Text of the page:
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Deep in Credit Card Debt – Should you file Bankruptcy?

When we encounter consumers with high credit debt, we remind them there are always alternatives to Bankruptcy. Too many consumers mistakenly view Bankruptcy as the only way to escape their debt. In many cases, Bankruptcy is not always the best solution. Several alternatives to Bankruptcy are listed below.

  • Consumer Credit Counseling
  • Consolidation Loan
  • Negotiate payment options with your creditors
  • Settle your debts for pennies on the dollar

1. Your first option should be a phone call to a Consumer Credit Counseling agency. Their financial advisers will take a look at your budget to see if you are a valid candidate for their program. If so, they will negotiate with your creditors to lower your interest rates. A typical credit counseling plan lasts 5 years.

2. Your next alternative is determined on your borrowing power. If you have cash available and/or can borrow a reasonable amount, you may want to look into a debt consolidation loan.

3. You can negotiate payment options with your creditors much easier if your accounts are past due. It does not make much sense, but that’s the way the financial system is currently structured. Contact your creditors and see if they can work with you to restructure your payments. Most often then not, they will work with you to bring your accounts up to date.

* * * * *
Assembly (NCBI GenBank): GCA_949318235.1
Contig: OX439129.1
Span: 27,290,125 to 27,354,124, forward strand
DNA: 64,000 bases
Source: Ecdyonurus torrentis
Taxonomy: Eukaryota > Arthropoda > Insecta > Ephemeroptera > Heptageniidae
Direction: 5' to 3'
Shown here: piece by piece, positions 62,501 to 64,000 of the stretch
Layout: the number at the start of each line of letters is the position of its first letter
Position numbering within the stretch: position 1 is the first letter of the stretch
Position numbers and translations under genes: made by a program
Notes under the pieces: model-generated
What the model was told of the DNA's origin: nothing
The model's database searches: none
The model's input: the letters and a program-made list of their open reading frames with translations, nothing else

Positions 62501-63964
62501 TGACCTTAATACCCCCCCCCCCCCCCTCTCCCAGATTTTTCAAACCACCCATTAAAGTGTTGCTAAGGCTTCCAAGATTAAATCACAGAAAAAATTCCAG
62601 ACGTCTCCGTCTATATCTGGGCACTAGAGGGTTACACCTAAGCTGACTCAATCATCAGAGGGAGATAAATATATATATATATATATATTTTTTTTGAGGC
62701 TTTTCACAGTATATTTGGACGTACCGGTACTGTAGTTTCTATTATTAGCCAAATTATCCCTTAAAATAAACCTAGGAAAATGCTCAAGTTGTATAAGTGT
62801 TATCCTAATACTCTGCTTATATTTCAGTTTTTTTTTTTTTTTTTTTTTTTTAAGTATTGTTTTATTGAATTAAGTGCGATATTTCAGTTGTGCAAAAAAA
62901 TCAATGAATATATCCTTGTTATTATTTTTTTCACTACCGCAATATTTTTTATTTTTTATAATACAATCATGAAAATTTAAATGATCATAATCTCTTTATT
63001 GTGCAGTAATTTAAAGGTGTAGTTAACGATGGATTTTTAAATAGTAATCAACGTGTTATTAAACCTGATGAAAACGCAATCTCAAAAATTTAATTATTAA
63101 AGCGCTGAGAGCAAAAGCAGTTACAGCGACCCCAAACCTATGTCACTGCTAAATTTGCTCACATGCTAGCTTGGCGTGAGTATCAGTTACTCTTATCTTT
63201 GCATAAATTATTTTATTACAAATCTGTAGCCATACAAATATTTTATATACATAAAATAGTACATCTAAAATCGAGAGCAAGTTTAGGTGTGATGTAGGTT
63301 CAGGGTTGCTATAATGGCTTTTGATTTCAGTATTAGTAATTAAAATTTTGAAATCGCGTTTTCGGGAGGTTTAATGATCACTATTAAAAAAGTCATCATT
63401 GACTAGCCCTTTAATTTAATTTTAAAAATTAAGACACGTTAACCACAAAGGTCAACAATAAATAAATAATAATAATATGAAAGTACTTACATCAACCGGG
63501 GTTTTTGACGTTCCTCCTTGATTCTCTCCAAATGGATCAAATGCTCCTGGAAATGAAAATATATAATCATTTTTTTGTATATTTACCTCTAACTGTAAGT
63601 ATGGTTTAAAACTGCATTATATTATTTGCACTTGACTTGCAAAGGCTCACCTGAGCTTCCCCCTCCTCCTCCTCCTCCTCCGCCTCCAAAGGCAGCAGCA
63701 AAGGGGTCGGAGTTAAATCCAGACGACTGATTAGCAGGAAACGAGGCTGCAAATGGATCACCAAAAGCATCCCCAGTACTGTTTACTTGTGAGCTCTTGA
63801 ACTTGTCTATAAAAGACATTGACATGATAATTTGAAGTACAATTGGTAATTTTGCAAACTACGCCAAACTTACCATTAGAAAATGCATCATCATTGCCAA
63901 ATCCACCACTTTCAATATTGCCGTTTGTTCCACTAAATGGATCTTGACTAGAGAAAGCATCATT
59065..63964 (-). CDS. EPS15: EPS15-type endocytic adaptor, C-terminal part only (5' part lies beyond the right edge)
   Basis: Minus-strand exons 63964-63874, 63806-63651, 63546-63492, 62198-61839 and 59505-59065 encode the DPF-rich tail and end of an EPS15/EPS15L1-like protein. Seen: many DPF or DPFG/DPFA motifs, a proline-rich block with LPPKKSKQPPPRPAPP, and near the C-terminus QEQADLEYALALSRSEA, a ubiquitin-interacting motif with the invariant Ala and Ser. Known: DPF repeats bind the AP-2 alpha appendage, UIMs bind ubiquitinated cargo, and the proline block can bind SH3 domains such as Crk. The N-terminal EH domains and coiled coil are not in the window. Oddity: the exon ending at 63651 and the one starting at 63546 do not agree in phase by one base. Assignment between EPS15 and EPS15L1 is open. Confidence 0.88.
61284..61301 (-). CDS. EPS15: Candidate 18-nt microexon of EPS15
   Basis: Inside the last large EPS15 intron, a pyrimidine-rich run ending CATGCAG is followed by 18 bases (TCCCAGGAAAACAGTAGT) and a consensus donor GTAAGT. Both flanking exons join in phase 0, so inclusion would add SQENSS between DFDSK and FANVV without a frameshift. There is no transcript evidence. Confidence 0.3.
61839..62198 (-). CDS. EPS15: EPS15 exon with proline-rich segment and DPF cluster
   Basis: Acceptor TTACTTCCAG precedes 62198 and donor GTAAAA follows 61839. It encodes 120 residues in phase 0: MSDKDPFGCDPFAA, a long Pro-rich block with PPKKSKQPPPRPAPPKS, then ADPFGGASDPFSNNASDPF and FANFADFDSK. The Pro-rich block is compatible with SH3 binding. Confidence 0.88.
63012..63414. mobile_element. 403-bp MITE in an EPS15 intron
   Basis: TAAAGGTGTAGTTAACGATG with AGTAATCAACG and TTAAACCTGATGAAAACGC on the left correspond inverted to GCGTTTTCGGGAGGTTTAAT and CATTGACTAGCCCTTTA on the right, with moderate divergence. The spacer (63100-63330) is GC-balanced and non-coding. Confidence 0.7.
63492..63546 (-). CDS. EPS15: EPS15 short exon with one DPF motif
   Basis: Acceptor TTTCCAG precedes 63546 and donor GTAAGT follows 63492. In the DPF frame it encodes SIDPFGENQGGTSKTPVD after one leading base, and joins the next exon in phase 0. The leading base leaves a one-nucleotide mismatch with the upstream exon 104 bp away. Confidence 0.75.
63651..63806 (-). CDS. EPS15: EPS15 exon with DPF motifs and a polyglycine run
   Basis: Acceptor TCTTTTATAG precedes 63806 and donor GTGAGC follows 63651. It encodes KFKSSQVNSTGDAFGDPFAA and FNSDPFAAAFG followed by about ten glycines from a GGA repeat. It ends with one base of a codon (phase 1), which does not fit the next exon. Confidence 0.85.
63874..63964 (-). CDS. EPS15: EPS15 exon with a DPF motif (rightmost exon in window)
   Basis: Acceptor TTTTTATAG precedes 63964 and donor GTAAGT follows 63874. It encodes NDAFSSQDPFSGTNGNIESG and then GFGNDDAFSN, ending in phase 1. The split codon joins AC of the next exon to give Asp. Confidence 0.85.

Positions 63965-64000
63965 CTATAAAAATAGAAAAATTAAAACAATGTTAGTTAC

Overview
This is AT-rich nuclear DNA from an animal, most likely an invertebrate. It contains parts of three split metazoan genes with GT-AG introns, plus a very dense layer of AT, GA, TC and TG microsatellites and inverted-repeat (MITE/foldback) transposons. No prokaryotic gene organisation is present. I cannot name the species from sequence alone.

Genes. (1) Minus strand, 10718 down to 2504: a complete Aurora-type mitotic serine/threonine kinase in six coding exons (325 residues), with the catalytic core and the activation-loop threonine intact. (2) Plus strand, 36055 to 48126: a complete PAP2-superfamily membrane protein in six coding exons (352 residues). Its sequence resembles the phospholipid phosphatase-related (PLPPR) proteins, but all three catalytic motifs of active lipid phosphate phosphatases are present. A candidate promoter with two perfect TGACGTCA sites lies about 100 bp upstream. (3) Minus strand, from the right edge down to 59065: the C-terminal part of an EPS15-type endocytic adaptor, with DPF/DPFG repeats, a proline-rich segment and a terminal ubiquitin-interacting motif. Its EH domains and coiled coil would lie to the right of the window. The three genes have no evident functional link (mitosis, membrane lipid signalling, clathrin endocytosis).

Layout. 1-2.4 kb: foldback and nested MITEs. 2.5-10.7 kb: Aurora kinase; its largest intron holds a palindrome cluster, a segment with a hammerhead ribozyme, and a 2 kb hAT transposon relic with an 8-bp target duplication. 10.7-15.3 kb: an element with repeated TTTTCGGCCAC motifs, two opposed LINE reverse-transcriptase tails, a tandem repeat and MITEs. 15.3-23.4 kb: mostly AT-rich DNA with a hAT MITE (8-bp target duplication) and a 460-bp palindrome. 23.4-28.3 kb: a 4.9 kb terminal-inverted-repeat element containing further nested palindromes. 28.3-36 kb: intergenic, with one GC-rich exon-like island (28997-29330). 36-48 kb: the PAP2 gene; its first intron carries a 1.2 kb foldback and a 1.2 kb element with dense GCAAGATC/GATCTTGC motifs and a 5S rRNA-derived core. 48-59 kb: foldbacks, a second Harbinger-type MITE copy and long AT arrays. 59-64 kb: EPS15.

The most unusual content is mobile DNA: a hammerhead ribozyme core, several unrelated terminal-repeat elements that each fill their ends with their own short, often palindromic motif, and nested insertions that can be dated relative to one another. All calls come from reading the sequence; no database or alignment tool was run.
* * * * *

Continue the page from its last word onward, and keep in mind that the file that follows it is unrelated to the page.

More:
4. If your accounts are charged-off, or written off, you can easily negotiate a settlement for pennies on the dollar. Be firm in your negotiations with creditors and collection agencies to reach your affordable monetary range. Settlements of 50 cents on the dollar and lower are very common.

If all of the options mentioned are not on the table, only then you should consider Bankruptcy as an option. If you are approved for a Chapter 7 Bankruptcy, the slate will be wiped clean and a fresh start will be issued. Be aware of the ramifications that come with filing Bankruptcy. A consumer who filed Bankruptcy typically has to wait 2-3 years before having the ability of qualifying for a Mortgage. Bankruptcies also typically stay on your credit report from 7-10 years, unless there is a reporting error of course. We listed all of the options, what are you planning on doing?

For Consumer Credit Counseling check out Consumer Credit, they are not for profit and can work with you to establish payment arrangements with your creditors

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